The Surface Versus Subsurface Divide

Land Use Planning versus Mineral Tenure

When I say planning, I mean it in the broadest sense: the process of a community coming together; identifying problems; setting goals – a vision – for a time period such as twenty or forty years; adopting a program to fulfill those goals; and modifying the programs as conditions change … All across the West, stresses have built to the point where it is hard to imagine a sustainable future without some form of planning.62

– Charles Wilkinson (1992)

Overview of BC Law

The BC government has recognized the importance of provincial land use plans for providing the “framework and context for setting environmental, land use and resource management goals over provincial Crown land”.63 In the 1990s, the government of British Columbia invested significant time, energy and resources to develop regional land use plans. As a result, land use plans currently exist for almost all regions in BC.64

However, in BC many land use plans lack legal authority and thus do not control where mining activities take place. Only land use plans implemented by order of the Lieutenant Governor under the Environment and Land Use Act have legal authority to prevent mining activities.65 And, under BC’s free-entry system, mining activities continue to take priority over all other land use activities on “mineral lands”, irrespective of whether land use plans have designated these areas for other uses.66


The prioritization of mining under BC’s mineral tenure laws prevents the implementation of land use plans that appropriately recognize, protect and promote other valuable land use activities important to local communities.

Recommended Solutions

Restrict mining activities according to land-use plan designations

[Tags: Land Use Plan; No-Go Zone]

In contrast to BC, many other jurisdictions employ land use plans to limit areas in which mining activities may occur. In Northern Ontario, for example, no mining claims can be staked on lands designated under community based land-use plans for uses that are inconsistent with mineral exploration and development.67 In addition, boundaries of protected areas designated under community land-use plans may be enshrined under regulation,68 and no prospecting, staking, exploration, or new mines may be carried out in these protected areas.69

In the Northwest Territories, no prospecting or mineral claims can be staked in areas prohibiting such activities under land use plans that have been approved under federal legislation or a land claim agreement.70 Furthermore, planning is carried out under its Protected Areas Strategy by Aboriginal Land Use Boards, pursuant to the Mackenzie Valley Resource Management Act.71 In the Yukon, all proposed mining activities must be evaluated in accordance with existing land use plans.72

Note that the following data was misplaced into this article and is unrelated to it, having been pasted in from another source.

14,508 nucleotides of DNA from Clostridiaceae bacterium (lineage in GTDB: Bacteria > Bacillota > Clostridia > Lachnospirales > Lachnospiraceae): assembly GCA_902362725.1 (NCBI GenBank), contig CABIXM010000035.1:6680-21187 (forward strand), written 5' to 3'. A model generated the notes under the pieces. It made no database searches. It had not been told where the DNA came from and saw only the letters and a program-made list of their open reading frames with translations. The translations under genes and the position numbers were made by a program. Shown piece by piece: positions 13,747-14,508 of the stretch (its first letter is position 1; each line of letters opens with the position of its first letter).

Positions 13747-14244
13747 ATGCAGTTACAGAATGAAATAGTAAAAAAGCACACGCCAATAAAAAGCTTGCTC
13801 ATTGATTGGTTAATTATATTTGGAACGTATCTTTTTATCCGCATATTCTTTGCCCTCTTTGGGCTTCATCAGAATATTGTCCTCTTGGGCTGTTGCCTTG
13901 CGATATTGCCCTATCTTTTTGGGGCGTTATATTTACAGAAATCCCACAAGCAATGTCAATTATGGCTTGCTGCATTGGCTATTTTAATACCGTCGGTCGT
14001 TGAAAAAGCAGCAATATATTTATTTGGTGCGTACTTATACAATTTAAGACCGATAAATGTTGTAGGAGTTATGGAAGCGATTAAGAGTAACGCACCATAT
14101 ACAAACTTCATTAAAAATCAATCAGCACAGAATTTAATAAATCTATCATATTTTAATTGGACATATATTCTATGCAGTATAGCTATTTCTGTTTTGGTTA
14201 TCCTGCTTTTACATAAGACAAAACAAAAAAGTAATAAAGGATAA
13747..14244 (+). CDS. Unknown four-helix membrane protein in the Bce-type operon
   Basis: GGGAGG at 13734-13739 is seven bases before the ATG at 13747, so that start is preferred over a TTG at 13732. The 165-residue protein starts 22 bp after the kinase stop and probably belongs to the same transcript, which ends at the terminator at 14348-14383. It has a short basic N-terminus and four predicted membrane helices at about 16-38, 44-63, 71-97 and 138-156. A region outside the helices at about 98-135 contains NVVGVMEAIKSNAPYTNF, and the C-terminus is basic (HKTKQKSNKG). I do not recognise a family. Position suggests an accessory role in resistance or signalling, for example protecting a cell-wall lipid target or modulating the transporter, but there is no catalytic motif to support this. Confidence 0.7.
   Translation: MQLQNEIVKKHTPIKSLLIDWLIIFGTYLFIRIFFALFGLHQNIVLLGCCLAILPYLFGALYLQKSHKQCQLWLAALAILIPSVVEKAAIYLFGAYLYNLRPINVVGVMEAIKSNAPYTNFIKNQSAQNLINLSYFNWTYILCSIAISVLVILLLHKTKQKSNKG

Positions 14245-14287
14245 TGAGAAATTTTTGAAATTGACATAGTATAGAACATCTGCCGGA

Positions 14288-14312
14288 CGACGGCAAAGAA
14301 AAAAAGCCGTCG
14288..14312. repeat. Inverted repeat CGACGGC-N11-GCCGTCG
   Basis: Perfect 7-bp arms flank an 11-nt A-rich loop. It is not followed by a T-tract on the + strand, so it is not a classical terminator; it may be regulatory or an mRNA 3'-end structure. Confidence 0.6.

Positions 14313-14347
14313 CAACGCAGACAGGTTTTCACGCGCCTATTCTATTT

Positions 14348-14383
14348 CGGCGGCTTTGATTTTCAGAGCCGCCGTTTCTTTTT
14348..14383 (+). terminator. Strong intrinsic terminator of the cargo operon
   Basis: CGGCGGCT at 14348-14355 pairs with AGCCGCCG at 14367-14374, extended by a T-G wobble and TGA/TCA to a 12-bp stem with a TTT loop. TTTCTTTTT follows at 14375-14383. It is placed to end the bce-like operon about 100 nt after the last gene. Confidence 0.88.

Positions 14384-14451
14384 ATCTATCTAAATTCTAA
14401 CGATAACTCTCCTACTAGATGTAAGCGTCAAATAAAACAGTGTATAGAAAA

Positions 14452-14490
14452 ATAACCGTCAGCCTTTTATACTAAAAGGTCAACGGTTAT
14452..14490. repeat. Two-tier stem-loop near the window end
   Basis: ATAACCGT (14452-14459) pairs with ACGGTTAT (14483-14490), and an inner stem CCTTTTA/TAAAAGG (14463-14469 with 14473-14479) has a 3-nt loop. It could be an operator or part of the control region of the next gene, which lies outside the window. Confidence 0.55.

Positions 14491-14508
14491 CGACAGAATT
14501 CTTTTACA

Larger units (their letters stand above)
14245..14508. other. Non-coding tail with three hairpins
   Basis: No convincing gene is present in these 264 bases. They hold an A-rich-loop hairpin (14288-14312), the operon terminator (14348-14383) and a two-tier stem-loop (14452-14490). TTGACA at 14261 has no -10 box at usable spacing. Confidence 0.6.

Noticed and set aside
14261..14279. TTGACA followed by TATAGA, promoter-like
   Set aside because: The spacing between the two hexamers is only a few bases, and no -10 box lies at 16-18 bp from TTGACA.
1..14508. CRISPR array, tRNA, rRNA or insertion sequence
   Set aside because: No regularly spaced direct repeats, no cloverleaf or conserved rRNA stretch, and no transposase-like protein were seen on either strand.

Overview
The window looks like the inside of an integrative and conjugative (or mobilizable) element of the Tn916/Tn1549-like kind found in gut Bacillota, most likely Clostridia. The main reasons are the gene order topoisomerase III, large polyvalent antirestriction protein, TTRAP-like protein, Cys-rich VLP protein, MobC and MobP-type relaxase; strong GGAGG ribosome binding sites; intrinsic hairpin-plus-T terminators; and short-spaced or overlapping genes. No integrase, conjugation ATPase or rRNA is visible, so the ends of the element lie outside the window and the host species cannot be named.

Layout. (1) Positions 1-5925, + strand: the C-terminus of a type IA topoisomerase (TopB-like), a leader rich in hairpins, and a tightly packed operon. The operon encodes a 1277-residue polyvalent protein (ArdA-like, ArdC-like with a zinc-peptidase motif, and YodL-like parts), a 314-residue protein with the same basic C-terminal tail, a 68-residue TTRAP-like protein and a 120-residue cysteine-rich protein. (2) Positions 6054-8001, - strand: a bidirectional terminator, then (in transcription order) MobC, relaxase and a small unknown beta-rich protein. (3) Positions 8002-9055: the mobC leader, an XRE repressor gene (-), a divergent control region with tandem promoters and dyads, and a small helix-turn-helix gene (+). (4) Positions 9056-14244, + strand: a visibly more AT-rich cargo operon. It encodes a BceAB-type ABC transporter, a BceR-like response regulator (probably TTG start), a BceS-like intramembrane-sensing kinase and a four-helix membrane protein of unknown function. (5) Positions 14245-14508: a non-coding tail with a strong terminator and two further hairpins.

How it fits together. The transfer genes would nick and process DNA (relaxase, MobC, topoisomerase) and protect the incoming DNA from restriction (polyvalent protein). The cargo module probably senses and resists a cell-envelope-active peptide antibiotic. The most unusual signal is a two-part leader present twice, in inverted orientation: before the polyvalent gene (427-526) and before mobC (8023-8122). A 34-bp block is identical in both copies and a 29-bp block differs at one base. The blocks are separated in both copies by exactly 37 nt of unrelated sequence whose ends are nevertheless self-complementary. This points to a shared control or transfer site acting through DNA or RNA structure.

Under the 2009 Bill for reforms of Quebec’s mining legislation, legal provisions have been proposed that make it possible for the regulatory authority to take other land uses into account (as described in, for example, regional land use plans) and prohibit mining on specific lands.73

In the US, federal law requires individual states to establish planning processes “based upon competent and scientifically sound data and information” to determine which lands are unsuitable for all or certain types of surface coal mining operations. Operations deemed to be unsuitable include those that could result in significant damage to important historic, cultural, scientific, and aesthetic values and natural systems, or substantial loss or reduction of long-range productivity of water supply or of food or fibre products.74 In West Virginia, determinations of unsuitability of land for surface mining must be integrated as closely as possible with both present and future land-use planning processes at all levels of government (local, state and federal).75

In Sweden, exploration permits may not be granted within a planning area if the mining activities will have the effect of counteracting the purpose of the plan. In addition, the regulatory authority must seek and obtain a statement from the municipality before granting such an exploration permit.76

Require land use plans to be in place before new mining activities are approved

[Tags: Land Use Plan; Permit; Condition]

In BC, the regulatory authority is empowered to “restrict the right to or interest in minerals or placer minerals, comprised in all or part of a mineral title” if he or she considers that the surface area “should be used for purposes other than a mining activity”.77 The government could exercise this power to withdraw lands until the completion of land-use planning activities and before new mining claims can be staked.78

This approach has been adopted in Ontario’s legislation, which specifies that a community based land-use plan must be completed before any new mine can open in the “Far North” of the province.79 Similarly, under the Ta’an Kwach’an Council Lands and Resources Act, decisions on land-use authorization applications may be deferred until a land and resource management plan or land-use plan has been finalized.80

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